A Queer Film Classic
Fire: A Queer Film Classic delves into the controversial 1996 lesbianlove story by Indian-born director DeepaMehta. Set in a contemporary middle-classHindu household in the heart of Delhi, Fire is the story of Radha and Sita, the wives of twobrothers, who fall in love with one another. Crisis overtakes the extended family when aservant discovers the relationship and tells oneof the husbands; overcoming both a literal andallegorical "trial by fire," the two women leavetheir marriages to make a life together.
The film premiered to great acclaim in 1996, and travelled the international circuit before beingfinally released in India in 1999. The consequencesof the film's Indian premiere were bothprofound and provocative: outraged by the film'sexplicit depiction of a lesbian relationship, protesters went on a rampage, tearing down posters, vandalizing cinemas showing the film, anddisrupting screenings in Delhi and Bombay,setting off a maelstrom of public discourse onissues such as homosexuality and freedom ofspeech in India. Director Deepa Mehta and thetwo leading actresses were targeted for attack andharassment by extremists of the Hindu Right.
This book examines the controversy that divided a nation, but which ultimately led to counterprotests among the film's supporters, resulting in its successful and uninterrupted run in Indian theaters. The book also considers Fire's scathing attack on both heterosexism and Hindu practices in India that oppress and marginalize women, as well as its revolutionary treatment of female characters, whose traditional duties are imbued with an unprecedented sensuality.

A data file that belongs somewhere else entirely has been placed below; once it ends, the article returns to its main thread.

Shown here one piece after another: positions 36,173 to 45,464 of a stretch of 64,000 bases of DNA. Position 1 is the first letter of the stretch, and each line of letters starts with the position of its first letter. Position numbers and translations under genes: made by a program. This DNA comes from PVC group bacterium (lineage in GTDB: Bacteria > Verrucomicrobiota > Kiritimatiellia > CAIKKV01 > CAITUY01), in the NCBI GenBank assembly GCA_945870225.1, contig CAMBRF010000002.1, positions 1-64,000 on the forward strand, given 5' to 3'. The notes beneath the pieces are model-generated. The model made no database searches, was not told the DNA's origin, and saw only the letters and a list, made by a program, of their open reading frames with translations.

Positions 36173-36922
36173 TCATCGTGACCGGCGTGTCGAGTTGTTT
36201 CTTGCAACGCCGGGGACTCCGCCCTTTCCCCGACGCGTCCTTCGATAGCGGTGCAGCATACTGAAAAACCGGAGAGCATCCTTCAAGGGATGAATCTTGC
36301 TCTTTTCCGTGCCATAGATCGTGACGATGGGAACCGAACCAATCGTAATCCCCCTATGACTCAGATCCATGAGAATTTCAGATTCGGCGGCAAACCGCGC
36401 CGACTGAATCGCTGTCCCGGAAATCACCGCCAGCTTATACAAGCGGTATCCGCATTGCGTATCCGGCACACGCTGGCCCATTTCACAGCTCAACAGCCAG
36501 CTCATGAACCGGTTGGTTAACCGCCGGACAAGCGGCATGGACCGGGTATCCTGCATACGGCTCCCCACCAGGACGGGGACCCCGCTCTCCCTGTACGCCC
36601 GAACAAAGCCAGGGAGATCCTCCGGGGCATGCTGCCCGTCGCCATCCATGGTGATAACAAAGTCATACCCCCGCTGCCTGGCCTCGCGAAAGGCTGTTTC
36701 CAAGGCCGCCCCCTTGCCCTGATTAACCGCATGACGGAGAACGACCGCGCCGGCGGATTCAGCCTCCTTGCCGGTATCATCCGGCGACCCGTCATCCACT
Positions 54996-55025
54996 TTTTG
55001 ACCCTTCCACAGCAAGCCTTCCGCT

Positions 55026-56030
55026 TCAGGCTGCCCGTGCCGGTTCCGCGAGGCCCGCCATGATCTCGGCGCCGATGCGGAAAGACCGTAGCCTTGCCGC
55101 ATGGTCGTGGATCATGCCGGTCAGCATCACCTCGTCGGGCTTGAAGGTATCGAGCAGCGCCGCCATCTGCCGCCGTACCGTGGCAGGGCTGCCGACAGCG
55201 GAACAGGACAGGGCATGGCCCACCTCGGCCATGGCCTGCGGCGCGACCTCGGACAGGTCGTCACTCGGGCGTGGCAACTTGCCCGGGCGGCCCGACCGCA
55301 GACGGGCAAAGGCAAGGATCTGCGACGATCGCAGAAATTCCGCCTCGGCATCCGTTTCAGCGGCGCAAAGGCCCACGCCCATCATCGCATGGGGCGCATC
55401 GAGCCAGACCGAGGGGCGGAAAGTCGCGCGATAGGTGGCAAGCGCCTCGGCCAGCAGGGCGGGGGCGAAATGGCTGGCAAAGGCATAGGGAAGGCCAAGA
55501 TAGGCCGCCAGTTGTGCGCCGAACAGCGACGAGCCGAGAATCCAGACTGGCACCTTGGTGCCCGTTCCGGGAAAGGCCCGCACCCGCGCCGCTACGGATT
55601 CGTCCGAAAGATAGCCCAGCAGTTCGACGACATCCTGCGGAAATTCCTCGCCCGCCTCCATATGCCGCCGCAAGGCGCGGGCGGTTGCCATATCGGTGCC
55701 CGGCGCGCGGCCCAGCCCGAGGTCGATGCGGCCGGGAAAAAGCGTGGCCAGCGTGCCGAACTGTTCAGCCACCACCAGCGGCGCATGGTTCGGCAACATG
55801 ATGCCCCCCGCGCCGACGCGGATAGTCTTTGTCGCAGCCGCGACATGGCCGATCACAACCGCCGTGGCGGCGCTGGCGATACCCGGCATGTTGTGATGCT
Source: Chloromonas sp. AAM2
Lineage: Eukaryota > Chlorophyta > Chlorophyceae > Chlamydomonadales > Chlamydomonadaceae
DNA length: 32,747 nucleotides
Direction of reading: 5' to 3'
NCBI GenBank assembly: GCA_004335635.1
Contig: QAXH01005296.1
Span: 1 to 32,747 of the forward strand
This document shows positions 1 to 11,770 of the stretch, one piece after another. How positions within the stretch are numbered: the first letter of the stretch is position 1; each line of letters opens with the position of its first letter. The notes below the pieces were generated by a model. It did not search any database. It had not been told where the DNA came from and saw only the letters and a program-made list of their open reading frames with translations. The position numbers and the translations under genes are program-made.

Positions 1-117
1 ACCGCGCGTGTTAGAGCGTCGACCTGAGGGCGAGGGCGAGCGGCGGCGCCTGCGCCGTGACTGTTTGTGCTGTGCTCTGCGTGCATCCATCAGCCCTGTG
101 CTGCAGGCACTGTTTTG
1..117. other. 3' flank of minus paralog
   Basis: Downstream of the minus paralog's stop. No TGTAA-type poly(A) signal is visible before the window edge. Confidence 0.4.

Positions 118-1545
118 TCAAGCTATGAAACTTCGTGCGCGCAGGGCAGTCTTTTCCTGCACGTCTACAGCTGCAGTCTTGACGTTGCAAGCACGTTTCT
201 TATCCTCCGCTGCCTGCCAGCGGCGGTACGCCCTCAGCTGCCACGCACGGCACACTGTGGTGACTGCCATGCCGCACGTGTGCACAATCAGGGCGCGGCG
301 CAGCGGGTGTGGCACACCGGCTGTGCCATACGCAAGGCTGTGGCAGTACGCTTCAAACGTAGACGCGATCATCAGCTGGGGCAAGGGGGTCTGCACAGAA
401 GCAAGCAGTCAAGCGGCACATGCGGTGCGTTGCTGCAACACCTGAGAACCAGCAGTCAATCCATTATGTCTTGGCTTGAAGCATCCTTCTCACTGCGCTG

The QUEER FILM CLASSICS series, begun in2009, consists of critical yet populist monographson classic films of interest to LGBT audienceswritten by esteemed film scholars and critics. The series is edited by authors Thomas Waugh (Out/Lines, Lust Unearthed) and MatthewHays (The View from Here).
Arsenal Pulp Press's Queer Film Classic series has established itself as the premiere source of critical acumen about queer film. This year's titles - three inaugurated the series in 2009 - combine scholarship with cultural context, assessing the films sometimes almost scene-by-scene and always with an eye as to what makes the movies relevant both historically and contemporaneously.- Book Marks
-Richard Labonte, Book Marks